Blackbeard's foundational acquisition, and a turning point in his career, came in I believe the early 1960s when he secured from the Library of Congress a number of newspapers from their warehouses that they were in the process of scanning for microfilm and destroying. Not only did this yield truckloads of material for Blackbeard's holdings, but it provided a strategy to pursue in securing more material and a cultural movement to fight against. Since at least the early 1940s, libraries had been collecting newspaper material with the idea that it would have to be eventually scanned into microfilm or other medium because of storage concerns and the inevitable decay of the material. Blackbeard quickly seized on a counter-narrative: that the printed material wasn't decaying to significant extent except as it was haphazardly exposed to light, that a great deal of this material's power would be lost to a form that did not feature color or a way to capture delicacies of line, and that this was going to happen mostly because the libraries had invested in a way of thinking that said it was going to happen, any evidence to the contrary be damned. Blackbeard would eventually find an eager recipient for his thoughts on the matter in the author Nicholson Baker, who had discovered and written about the destruction of printed material in San Francisco's libraries using versions of the same specious arguments that Blackbeard had now spent decades inveighing against. Blackbeard appears as a kind of combination wise man, spiritual teacher and desert prophet in Baker's award-winning 2001 Double Fold: Libraries and the Assault on Paper (and the New Yorker pieces that preceded it), about the latter stages of a movement against keeping and cherishing print that Blackbeard had witnessed three to four decades earlier. Its main title comes from a test for paper that Blackbeard had taught Baker.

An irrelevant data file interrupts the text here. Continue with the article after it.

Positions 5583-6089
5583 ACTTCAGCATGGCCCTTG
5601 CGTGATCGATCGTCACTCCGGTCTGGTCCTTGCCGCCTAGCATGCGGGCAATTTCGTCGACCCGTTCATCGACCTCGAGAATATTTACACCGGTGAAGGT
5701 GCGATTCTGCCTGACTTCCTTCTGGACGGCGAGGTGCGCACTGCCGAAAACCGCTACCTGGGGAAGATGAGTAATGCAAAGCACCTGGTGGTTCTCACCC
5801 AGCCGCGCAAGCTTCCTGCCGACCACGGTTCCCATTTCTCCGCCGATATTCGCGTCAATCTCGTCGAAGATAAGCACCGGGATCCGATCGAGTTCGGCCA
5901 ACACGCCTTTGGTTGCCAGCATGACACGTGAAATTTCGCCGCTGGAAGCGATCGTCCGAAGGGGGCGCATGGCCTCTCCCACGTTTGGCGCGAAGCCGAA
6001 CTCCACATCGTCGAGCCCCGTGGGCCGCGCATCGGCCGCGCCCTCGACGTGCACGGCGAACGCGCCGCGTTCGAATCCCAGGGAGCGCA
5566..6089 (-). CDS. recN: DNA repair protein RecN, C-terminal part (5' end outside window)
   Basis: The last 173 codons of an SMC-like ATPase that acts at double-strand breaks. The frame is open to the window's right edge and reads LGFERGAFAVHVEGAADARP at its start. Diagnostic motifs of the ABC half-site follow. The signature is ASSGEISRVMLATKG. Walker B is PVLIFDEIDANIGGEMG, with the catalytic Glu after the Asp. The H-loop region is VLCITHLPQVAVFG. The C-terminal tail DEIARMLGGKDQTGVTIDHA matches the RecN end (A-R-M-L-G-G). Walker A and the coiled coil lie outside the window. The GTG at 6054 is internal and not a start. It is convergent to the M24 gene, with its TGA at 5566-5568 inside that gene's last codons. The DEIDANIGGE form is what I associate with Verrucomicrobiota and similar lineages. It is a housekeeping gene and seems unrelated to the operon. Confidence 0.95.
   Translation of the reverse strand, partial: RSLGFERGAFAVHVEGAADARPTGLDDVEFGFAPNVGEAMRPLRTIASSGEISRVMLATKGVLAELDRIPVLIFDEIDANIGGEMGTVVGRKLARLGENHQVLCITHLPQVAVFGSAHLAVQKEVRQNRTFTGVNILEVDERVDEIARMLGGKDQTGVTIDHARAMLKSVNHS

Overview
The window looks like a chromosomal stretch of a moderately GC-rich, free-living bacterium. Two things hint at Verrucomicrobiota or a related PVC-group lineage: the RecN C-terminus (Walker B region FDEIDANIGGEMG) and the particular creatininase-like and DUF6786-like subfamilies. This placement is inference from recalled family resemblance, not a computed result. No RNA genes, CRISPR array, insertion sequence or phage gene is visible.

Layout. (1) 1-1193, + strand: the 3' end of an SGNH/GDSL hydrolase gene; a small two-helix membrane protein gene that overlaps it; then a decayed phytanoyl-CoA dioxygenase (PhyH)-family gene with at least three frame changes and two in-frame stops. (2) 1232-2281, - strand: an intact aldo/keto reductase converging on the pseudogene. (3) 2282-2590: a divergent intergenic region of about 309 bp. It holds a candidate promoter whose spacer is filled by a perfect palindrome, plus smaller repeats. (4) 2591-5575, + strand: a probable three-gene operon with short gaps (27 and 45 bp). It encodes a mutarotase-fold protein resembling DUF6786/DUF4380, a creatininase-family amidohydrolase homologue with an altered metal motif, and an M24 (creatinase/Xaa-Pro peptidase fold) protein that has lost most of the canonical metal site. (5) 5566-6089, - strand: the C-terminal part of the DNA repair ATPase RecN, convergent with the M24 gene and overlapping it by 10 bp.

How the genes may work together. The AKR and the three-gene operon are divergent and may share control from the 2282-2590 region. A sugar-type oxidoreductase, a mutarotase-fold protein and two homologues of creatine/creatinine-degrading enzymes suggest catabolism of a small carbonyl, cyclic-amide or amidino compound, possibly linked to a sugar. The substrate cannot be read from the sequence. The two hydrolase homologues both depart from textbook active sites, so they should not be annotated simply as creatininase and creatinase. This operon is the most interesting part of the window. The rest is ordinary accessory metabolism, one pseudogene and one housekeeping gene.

Blackbeard initially used the knowledge he had gained about the microfilming and disposal process to set about securing piles upon piles of newspapers that would otherwise have been tossed out. He had enough strips now that his collection could now take on systematic aspects, finding complete runs of strips in multiple newspapers, for instance, or favoring a higher-quality run over one that was not printed as well. In 1968, Blackbeard founded the San Francisco Academy of Comic Art, a non-profit devoted to his endeavors with newsprint. It seems as if the Academy had equal value as a place to house the material being gathered, and as a construct to organize the endeavor in a way that was as financially advantageous as possible -- never all that much, but enough to apparently pay some of the bills accrued. That building and its massive, increasingly legendary holdings remained a beacon of saved newsprint until its closure in 1998.